Nine ways you can manage technical debt

Here are some ways an experienced technology partner can help you understand, manage, and pay down your technical debt:

  1. Take stock of your debts and assets. Just like with financial debt, the first step is to get a left-to-right view of your situation. A good vendor can help you identify areas of concern. A few common pain points are outdated or unsupported software, insecure code, and brittle infrastructure.
  2. Hunt down root causes. If possible, make institutional changes to stop causing further debt in these areas. Talking with your staff can identify areas of improvement, like being more careful about how data is entered. Sometimes an ounce of prevention is worth a pound of cure.
  3. Look for ways to aggressively cut down your debt. It might be cheaper to migrate your website to a new server rather than trying to upgrade the operating system on your current server. A managed host like Pantheon insulates you from operating system and software security holes, automates backups, and expedites maintenance updates. Declaring technical bankruptcy and changing platforms can be a prudent choice that helps get you back on track.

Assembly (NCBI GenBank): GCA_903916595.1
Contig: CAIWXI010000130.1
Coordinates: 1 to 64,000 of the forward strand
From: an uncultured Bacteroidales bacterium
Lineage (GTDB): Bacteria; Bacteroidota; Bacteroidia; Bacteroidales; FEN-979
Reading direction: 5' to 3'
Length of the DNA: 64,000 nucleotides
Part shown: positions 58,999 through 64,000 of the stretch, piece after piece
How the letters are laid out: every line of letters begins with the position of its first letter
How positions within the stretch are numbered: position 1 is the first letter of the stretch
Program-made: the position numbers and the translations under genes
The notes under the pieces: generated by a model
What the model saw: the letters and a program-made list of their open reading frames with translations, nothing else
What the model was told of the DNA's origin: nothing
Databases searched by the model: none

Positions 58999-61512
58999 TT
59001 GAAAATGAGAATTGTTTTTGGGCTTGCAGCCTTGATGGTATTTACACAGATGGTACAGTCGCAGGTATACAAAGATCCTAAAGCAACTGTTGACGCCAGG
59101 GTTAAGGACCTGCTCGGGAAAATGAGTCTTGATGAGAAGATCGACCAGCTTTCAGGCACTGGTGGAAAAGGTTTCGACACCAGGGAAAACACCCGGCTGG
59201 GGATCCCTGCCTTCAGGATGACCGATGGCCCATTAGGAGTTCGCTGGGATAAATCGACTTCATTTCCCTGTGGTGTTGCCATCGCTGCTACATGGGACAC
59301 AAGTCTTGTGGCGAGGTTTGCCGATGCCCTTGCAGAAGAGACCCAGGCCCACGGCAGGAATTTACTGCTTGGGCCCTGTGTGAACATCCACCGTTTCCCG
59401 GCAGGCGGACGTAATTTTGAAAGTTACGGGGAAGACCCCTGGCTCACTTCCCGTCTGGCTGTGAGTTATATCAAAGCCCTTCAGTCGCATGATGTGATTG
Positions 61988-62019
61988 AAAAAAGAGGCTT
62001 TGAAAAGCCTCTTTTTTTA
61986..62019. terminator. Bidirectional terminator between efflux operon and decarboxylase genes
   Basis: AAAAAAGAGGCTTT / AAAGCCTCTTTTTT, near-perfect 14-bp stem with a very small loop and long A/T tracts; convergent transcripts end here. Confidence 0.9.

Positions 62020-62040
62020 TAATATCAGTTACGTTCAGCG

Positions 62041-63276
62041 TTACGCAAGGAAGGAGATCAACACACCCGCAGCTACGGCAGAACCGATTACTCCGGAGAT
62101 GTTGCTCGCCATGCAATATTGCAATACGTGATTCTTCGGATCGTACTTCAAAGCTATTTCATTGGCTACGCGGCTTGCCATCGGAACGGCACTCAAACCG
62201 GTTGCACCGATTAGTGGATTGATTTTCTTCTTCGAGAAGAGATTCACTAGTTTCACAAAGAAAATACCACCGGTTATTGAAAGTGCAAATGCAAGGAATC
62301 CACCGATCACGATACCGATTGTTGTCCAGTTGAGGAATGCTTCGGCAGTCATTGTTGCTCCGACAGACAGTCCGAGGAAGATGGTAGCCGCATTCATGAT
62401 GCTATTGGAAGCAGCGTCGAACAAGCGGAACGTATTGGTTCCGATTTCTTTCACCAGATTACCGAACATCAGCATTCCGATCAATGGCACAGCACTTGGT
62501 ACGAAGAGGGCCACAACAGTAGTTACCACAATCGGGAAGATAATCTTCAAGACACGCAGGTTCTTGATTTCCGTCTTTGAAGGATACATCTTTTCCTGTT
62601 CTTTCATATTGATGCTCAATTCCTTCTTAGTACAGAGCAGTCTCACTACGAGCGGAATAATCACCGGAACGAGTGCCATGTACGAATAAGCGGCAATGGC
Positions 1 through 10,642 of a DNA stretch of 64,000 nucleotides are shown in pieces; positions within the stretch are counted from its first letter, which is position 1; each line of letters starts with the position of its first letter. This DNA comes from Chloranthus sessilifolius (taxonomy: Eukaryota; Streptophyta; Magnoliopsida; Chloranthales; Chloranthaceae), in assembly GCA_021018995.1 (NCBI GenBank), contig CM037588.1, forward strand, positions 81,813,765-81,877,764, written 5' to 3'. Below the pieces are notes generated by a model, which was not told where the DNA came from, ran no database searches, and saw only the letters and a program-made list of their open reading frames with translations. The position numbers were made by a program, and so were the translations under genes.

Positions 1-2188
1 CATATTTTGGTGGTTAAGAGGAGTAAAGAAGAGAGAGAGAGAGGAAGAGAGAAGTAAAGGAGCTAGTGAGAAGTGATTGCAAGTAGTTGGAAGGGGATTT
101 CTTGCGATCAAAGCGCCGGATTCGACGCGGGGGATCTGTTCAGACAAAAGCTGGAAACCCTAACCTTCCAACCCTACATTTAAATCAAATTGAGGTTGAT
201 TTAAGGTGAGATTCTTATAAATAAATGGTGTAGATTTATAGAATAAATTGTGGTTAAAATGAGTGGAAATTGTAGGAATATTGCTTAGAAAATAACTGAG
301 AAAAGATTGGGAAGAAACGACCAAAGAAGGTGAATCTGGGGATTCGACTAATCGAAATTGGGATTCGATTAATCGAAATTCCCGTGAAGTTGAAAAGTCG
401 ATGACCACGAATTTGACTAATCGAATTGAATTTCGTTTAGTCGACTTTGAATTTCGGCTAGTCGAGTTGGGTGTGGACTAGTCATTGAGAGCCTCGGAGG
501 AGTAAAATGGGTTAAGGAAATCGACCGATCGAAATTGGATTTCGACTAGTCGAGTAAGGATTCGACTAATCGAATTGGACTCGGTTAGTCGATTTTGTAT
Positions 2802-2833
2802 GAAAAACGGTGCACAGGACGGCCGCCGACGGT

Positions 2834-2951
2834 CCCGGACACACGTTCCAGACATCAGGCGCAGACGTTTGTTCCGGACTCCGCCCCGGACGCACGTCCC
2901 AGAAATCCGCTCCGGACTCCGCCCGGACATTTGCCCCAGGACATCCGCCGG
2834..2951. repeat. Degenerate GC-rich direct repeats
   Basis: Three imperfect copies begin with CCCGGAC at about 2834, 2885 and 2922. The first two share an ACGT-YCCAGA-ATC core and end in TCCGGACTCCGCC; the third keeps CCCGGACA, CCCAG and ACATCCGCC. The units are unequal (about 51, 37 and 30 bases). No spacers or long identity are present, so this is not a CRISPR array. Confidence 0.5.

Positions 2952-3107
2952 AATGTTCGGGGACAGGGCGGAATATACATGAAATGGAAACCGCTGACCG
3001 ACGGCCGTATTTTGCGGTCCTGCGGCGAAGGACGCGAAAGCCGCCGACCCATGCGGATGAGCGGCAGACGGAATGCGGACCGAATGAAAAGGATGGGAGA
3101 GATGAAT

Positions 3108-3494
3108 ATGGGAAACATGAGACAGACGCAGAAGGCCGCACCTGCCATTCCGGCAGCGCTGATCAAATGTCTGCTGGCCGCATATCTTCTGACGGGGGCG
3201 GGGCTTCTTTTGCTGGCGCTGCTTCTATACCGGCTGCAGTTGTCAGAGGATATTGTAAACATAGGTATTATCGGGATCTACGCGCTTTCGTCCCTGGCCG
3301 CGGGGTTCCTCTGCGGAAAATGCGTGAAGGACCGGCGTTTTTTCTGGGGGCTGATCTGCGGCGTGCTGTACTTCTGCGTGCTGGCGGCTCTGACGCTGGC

4. Know your whole stack. If you run WordPress or Drupal, you have probably dealt with upgrading your PHP version. And Ubuntu 14, a popular open-source operating system, stopped receiving security updates last year. On the CRM side, some Salesforce apps are slow to become compatible with Salesforce’s Lightning interface, which will eventually lead to upgrade challenges. Remember, all software has a “stack” of dependencies. If one layer in your stack is deprecated or insecure, the rest of the tower is less balanced.
  5. Watch the crowd. More popular isn’t necessarily better, and you should always choose software that fits your needs instead of picking a default. But, with open-source software, the most widely-used platforms and plugins generally have stronger communities. This can be helpful for combating security problems, avoiding new debt, and coming up with ways to pay down your existing debt. Using software that others use is like having a bigger team behind you.